Why did I not pick up on the growing buzz around Joanna Hogg’s Unrelated until very recently?Is it because I’m out of touch? Quite possibly, though I’ve made a conscious effort this year to keep up with new releases (there are just so many old ones to catch up on!), and I’m getting better at staying on top of things. Is it maybe because it had to struggle for distribution, despite winning the FIPRESCI Prize (that’s from the International Federation of Film Critics) at the 2007 London Film Festival? Maybe – it also scooped the Evening Standard British Film Award for Most Promising Newcomer, and the London Critics Circle Film Award for Breakthrough British Filmmaker, plus the The Guardian First Film Award (beating Control, Eden Lake, Persepolis and In Bruges), which is how I noticed it. Or maybe it’s because all of the attention that coul possibly be paid to films about British holidays going sour had already been diverted towards Donkey Punch and the chavsploitation slasher movie, Eden Lake. Joanna Hogg’s debut feature doesn’t belong in their company, though all three focus on upper middle class holiday-makers being squeezed by their own thoughtless insularity (though I don’t really buy into the interpretation that Eden Lake‘s abused couple had it coming – the film clearly posits its main teen monsters as an unreasonable force of evil, a self-perpetuating underclass).
In Unrelated, a fortysomething woman takes refuge from a troubled marriage by staying with with a schoolfriend and her family at their Tuscan villa. Struggling to fit in with the entrenched family routines, she is drawn towards the family’s youth, developing a slightly awkward flirtation with one of the boys. Anna’s incursion into the clique’s strained relationships becomes a catalyst for the unleashing of pent-up resentments, revealing the undercurrents of angst beneath the layers of privilege and compulsive party games.
Photographer and TV director Hogg uses long takes and static frames to allow scenes to develop naturalistically in front of the camera. It seems as though the menacing aura of some scenes, as when Anna finds herself naked in a swimming pool with the three boys, was not originally intended, but was a natural side effect of the camera’s dispassionate gaze. At times it’s like Bruno Dumont remaking Shirley Valentine. While some of the compositions are mannered and deliberate, keeping Anna at the periphery of the frame just as she is an outsider to the family, the results are an engrossing, naturalistic air inflected with just the right amount of stylistic manipulation. Performances benefit immensely with the long takes – much of the film’s first half is built around showing the drinking games that the family use to evade uncoded conversation, and because the camera holds, you can see the ennui kick in. Of course, it has some of the tentative weaknesses of a debut feature; it is occasionally overscripted and too obvious (it didn’t need Anna’s “explanatory” outburst near the end, however wonderfully performed it might be), with a slightly forced upbeat conclusion, but for the most part it allows emotional information to emerge from body language and form, like an entomological study of moneyed Brits in their natural (second) habitats. The tale of a middle-aged woman “finding herself” on holiday in Tuscany could so easily have been a cloying, sentimental cop-out, but thanks largely to Kathryn Worth’s superbly modulated performance (look out for the way her posture changes slightly whenever she phones her husband), it hangs together as an acutely observed picture of bourgeois holiday-making.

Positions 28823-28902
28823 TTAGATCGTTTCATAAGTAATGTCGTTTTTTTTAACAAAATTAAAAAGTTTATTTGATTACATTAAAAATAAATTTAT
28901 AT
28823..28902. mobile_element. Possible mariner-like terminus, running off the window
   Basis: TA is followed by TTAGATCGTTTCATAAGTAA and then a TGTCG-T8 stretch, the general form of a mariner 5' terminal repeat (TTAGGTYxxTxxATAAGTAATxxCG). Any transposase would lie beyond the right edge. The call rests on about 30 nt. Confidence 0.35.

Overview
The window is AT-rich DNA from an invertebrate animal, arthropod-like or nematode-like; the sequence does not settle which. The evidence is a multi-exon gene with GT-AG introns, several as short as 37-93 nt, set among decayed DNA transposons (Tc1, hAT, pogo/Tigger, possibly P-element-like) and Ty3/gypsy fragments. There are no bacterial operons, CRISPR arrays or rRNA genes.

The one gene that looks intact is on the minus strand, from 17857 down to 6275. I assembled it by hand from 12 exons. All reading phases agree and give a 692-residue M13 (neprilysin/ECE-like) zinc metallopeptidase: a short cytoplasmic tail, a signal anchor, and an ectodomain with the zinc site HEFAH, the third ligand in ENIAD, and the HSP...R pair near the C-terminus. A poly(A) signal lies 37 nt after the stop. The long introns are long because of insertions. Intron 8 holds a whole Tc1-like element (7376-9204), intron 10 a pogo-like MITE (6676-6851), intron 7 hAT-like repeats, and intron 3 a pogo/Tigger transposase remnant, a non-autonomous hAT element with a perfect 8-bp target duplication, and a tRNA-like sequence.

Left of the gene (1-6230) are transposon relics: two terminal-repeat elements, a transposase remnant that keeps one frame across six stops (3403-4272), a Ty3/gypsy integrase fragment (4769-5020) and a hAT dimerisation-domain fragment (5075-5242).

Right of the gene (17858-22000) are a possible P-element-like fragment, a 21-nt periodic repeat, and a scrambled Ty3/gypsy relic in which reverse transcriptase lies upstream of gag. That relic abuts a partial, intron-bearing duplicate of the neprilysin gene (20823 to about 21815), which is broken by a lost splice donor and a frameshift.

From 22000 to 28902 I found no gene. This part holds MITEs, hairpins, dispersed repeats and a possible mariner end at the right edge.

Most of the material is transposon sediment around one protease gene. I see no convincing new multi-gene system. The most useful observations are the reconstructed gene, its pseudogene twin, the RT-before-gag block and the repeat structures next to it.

Review from The Guardian about the film winning the First Film Award.
Interview with Joanna Hogg at Kamera.
Another interview, by Nick Roddick, from This is London.
Yet another interview, from Eye for Film.
Brief interview clips from BFI 75.